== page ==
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    I have been homebrewing beer for over 15 years. I have an extra fridge in the basement full of homebrew in those 5gl soda kegs hooked up to co2. Fresh tap beer when ever I want. You can save money brewing your own if you keep it simple and buy bulk ingredients. But I have seen people spend thousands on their brewery set ups, and buy the most expensive ingredients. Lots of info out there on the web, just type in "homebrew"
  8. JAred

    JAred New Member

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    I need to stop brewing beer and start cutting wood for next winter:)
  9. wg_bent

    wg_bent Minister of Fire

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    Hmm we need to hook up. I need to stop cutting firewood and start brewing beer.
  10. begreen

    begreen Mooderator Staff Member

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    I just saw in the news today that one of the main ingredients in beer (hops) appears to thwart prostate cancer, according to findings released by US researchers. But you would have to quaff more than 17 pints to imbibe a medically effective dose ... Somewhere, Homer is smiliing.
  11. Mo Heat

    Mo Heat Mod Emeritus

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    Well Sandor, once again we seem to be operating on the same frequency. I've been swilling down Mic Ultra for the last couple years. And box-o-wine is a permanent fixture on Mrs. Mo Heat's bakers' rack. We prefer Vella (in any flavor).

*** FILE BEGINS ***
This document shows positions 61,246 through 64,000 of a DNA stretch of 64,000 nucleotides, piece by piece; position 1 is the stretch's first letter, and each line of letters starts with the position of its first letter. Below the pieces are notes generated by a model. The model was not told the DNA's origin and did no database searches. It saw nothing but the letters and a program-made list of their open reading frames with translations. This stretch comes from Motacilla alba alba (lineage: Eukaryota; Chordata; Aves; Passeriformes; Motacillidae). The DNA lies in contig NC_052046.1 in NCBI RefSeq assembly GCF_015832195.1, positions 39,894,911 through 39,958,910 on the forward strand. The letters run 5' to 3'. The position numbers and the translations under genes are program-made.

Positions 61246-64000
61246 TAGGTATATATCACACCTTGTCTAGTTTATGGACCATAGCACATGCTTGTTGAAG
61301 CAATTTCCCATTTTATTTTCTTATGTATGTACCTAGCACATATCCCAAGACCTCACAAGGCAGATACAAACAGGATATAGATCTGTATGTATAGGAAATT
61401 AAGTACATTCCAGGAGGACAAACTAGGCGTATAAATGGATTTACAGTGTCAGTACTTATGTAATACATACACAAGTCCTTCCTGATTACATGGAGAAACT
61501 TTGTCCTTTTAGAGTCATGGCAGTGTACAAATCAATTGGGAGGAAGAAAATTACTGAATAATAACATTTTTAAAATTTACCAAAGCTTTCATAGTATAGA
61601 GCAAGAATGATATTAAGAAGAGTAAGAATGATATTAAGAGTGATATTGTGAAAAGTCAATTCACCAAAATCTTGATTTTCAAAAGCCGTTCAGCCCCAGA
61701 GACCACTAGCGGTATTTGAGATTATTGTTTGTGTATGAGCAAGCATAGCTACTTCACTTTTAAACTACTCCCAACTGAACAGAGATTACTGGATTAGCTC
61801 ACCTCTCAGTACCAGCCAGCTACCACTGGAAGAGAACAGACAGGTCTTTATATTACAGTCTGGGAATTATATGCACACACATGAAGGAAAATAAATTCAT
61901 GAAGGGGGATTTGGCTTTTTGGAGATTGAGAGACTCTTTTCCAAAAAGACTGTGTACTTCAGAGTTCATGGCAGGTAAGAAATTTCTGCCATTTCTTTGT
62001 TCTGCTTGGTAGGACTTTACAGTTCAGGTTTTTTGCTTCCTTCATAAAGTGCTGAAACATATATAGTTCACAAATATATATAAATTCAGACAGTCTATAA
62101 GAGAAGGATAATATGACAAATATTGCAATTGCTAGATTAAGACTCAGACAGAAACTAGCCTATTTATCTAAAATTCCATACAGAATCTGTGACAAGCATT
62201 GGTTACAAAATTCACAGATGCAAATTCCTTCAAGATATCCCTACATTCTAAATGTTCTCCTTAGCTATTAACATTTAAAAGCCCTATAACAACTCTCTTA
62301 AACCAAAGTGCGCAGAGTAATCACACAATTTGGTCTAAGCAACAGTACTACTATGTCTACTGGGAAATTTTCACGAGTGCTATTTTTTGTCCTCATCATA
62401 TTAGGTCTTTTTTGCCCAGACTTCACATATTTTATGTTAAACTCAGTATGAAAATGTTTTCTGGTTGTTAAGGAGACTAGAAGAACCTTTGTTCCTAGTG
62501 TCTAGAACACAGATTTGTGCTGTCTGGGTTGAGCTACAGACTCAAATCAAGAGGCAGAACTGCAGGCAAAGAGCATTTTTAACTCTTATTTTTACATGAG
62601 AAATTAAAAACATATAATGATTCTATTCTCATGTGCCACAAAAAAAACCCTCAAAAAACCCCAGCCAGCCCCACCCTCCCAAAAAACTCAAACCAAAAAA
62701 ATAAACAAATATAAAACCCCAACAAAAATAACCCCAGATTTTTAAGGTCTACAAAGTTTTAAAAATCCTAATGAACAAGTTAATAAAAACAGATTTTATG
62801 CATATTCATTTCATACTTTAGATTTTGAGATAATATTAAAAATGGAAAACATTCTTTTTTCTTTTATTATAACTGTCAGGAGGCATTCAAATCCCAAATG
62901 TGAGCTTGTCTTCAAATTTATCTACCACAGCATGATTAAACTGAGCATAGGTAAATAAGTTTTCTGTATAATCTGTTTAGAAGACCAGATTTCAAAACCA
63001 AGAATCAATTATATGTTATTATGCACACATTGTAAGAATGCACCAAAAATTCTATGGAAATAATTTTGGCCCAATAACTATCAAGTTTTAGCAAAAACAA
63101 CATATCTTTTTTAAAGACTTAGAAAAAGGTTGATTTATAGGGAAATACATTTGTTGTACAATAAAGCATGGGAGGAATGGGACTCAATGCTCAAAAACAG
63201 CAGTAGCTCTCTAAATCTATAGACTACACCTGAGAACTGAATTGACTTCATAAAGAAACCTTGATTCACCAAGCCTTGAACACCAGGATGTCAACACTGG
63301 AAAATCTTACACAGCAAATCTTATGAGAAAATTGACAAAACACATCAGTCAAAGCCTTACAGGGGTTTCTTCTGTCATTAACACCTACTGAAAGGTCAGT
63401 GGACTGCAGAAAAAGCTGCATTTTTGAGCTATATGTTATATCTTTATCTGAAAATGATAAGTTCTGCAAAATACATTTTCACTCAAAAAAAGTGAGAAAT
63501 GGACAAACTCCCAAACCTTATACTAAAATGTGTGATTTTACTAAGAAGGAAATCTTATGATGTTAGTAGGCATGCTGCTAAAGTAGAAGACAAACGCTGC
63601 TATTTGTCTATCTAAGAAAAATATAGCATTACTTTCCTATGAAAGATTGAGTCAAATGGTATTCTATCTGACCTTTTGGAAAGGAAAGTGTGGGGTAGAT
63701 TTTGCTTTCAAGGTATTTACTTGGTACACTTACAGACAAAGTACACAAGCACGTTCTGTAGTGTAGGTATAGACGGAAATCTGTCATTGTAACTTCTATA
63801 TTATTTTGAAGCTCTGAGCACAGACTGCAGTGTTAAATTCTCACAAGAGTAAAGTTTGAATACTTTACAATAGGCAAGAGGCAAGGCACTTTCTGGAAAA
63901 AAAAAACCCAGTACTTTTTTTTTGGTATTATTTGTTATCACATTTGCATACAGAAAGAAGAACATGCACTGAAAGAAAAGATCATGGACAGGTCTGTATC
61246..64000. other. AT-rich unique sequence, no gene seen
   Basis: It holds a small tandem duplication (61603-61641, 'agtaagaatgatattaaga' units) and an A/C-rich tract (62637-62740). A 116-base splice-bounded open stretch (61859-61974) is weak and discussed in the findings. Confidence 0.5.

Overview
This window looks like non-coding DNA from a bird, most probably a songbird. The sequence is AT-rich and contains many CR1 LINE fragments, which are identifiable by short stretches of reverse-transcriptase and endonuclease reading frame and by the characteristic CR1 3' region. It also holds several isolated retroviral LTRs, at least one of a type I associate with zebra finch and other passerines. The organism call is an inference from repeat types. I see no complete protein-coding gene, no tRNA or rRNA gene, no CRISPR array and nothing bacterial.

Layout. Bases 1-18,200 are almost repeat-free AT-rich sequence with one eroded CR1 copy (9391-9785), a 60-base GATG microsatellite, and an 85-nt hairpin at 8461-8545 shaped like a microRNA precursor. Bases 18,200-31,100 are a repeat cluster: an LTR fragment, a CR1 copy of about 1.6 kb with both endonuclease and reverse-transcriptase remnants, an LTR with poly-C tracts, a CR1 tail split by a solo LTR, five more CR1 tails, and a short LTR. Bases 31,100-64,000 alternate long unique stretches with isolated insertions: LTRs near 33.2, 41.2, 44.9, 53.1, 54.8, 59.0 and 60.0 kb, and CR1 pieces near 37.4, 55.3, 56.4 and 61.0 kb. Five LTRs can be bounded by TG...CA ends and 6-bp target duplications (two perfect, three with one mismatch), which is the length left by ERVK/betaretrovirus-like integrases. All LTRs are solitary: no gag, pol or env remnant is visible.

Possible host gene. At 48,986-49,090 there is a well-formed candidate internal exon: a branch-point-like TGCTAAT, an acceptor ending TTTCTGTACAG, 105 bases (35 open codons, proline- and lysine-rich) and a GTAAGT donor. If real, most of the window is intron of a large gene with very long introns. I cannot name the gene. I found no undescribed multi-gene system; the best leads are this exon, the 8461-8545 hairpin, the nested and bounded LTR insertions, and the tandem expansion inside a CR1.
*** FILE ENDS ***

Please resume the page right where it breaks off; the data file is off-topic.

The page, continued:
When I met the Mrs., I had quite a collection of mostly California wines collected from wineries, wine stores, and Lucky's grocery. I would pull out a couple $8 - $20 bottles to impress my new concubine and she never failed to appreciate each and every one. I didn't realize until later that she had never drunk much of any wine before and I eventually weened her off the good stuff and onto the box-o-wine. Unfortunatealy, she had drunk up my entire collection by the time I realized what was happening. She still can't tell MD or Wild Irish from David Bruce or Kendall Jackson. Now, in retaliation for the loss of my prized wine collection, I am often heard to say at guest dinners at our place when a pricey bottle is opened, "Oh no Mrs. Mo Heat, this one is much too good for you...". She smiles and heads for the box-o-wine, while the guests look appalled at my audacity. Still, she agrees that it is pointless to throw pearls before the swine (speaking strickly of her pallet of course :).